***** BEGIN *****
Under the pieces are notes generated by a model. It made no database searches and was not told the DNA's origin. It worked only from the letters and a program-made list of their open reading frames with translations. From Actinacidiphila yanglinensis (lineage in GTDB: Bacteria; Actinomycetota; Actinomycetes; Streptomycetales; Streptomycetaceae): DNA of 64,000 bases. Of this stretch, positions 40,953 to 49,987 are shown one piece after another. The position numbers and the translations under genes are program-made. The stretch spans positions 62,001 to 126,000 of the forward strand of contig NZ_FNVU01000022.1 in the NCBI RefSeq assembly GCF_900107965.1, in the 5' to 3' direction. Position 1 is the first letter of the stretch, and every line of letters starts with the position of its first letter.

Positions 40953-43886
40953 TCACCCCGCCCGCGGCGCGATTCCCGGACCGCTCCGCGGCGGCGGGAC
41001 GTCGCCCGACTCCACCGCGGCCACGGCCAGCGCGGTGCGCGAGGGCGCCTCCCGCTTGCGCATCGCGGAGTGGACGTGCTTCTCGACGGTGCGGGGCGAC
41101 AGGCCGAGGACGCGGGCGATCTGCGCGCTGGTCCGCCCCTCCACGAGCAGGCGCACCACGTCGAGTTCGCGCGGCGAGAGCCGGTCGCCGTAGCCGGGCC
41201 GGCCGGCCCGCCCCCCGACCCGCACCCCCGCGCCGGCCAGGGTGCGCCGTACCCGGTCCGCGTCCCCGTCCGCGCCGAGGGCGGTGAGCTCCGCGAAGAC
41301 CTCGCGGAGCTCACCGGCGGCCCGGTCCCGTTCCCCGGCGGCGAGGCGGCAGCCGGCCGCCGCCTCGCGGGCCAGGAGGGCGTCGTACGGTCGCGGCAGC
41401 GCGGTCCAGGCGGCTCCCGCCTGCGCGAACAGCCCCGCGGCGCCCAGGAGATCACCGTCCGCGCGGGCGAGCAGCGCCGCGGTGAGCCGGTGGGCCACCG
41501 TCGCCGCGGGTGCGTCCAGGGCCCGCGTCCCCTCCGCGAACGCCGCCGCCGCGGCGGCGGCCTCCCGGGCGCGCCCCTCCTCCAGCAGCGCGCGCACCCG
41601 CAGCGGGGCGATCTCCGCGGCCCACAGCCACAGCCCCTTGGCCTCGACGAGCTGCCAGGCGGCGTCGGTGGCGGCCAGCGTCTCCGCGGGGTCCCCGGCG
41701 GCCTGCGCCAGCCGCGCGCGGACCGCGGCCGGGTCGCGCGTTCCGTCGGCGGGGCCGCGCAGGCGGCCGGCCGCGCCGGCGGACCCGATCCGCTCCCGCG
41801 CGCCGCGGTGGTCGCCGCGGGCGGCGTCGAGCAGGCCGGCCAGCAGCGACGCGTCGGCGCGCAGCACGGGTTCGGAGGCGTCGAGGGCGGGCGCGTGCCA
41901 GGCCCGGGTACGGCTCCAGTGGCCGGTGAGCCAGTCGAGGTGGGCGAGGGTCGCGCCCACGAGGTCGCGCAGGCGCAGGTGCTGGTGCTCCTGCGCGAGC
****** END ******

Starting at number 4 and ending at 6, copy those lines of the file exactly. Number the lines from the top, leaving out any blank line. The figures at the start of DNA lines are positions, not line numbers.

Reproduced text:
41001 GTCGCCCGACTCCACCGCGGCCACGGCCAGCGCGGTGCGCGAGGGCGCCTCCCGCTTGCGCATCGCGGAGTGGACGTGCTTCTCGACGGTGCGGGGCGAC
41101 AGGCCGAGGACGCGGGCGATCTGCGCGCTGGTCCGCCCCTCCACGAGCAGGCGCACCACGTCGAGTTCGCGCGGCGAGAGCCGGTCGCCGTAGCCGGGCC
41201 GGCCGGCCCGCCCCCCGACCCGCACCCCCGCGCCGGCCAGGGTGCGCCGTACCCGGTCCGCGTCCCCGTCCGCGCCGAGGGCGGTGAGCTCCGCGAAGAC